Significant challenges exist for patients with disabilities when it comes to accessing both in-person and remote healthcare. In particular, barriers to communication access prevent patients with disabilities from utilizing telehealth to its fullest extent.  The U.S. Department of Health & Human Services Office for Civil Rights (OCR) and the U.S. Department of Justice Civil Rights Division recently issued Guidance on Nondiscrimination in Telehealth: Federal Protections to Ensure Accessibility to People with Disabilities and Limited English Proficient Persons.

  • What are specific considerations for patients/clients with disabilities?  Here is a nice graphic developed by the Northwest Regional TRC that answers this question:

ADA Telehealth Considerations

Additionally, the National Consortium of Telehealth Resource Center has put together this fact sheet:  Telehealth & Disability: Recommendations for Providers

  • What kind of auxiliary aids and services are required by the ADA to ensure effective communication with individuals with hearing or vision impairments?  The ADA National Network has compiled a really nice list of appropriate auxiliary aids and services.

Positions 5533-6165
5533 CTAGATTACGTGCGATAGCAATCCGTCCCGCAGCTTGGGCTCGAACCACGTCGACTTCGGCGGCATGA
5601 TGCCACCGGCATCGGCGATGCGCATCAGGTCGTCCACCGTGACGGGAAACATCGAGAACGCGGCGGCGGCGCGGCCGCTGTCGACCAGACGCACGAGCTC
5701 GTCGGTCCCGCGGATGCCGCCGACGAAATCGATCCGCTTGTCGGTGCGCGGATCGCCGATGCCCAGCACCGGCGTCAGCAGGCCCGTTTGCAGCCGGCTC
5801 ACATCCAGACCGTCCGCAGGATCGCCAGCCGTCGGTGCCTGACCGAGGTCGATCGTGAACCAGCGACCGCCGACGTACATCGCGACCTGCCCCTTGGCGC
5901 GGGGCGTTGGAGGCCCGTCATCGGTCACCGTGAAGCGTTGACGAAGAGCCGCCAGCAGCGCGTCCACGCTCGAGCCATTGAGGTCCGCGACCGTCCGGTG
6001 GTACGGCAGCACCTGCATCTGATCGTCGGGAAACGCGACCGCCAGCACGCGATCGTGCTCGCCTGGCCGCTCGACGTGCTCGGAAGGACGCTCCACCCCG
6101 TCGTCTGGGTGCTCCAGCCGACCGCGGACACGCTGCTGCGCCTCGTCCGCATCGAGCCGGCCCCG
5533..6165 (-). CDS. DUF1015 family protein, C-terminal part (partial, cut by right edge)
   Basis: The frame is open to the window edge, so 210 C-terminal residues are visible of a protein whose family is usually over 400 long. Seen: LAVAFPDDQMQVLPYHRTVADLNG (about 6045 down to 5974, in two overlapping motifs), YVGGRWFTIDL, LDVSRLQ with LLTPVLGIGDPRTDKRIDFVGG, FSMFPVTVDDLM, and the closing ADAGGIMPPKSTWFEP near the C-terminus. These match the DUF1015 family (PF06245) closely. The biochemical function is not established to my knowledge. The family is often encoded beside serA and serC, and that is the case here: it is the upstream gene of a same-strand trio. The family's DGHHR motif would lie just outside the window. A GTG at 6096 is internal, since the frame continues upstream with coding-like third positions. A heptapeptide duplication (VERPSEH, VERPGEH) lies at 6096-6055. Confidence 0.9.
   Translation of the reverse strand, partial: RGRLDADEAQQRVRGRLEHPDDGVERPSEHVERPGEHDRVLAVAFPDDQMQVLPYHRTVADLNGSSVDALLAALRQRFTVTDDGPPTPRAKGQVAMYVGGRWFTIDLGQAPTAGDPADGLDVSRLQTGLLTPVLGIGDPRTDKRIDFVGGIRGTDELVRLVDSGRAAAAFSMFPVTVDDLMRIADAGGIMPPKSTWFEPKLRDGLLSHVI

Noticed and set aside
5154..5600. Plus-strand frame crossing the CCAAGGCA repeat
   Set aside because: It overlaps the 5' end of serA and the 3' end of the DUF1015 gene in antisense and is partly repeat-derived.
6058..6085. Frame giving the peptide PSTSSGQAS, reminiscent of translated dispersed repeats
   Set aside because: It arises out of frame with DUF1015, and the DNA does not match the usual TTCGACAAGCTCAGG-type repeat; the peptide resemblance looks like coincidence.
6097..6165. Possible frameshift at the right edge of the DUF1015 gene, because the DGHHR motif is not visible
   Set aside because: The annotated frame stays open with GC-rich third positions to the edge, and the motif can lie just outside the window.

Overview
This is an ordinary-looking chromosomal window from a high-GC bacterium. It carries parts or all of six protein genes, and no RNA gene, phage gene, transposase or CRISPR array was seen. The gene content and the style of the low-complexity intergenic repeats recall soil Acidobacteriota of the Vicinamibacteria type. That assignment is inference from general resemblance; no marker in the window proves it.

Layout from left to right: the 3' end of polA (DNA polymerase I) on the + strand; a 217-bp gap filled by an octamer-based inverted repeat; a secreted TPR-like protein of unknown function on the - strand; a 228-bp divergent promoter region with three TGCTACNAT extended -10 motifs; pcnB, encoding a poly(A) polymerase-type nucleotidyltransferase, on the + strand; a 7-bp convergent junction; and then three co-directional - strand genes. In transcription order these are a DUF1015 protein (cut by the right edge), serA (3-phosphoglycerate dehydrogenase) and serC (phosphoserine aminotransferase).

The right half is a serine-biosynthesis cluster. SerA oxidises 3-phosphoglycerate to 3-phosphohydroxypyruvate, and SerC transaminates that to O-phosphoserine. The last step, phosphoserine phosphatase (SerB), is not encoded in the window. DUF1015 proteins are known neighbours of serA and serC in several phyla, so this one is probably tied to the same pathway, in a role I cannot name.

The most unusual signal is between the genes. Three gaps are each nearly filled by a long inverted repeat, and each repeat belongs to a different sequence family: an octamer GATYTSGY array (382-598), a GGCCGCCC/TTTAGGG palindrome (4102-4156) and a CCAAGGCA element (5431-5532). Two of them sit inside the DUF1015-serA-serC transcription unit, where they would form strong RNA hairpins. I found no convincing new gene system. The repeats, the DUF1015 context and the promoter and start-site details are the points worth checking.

• iCanConnectalso known as the National Deaf-Blind Equipment Distribution Program (NDBEDP), was established by the Federal Communications Commission (FCC).  iCanConnect provides free equipment including smartphones, tablets, computers, screen readers, braille displays, and more to people who meet federal disability and income guidelines.
  • Are there best practices for working with deaf or hard of hearing patients?

The ADA National Network consists of 10 regional ADA Centers and an ADA Knowledge Translation Center to provide local assistance and foster implementation of the ADA.  If you need further assistance, you are encouraged to Contact your ADA Center!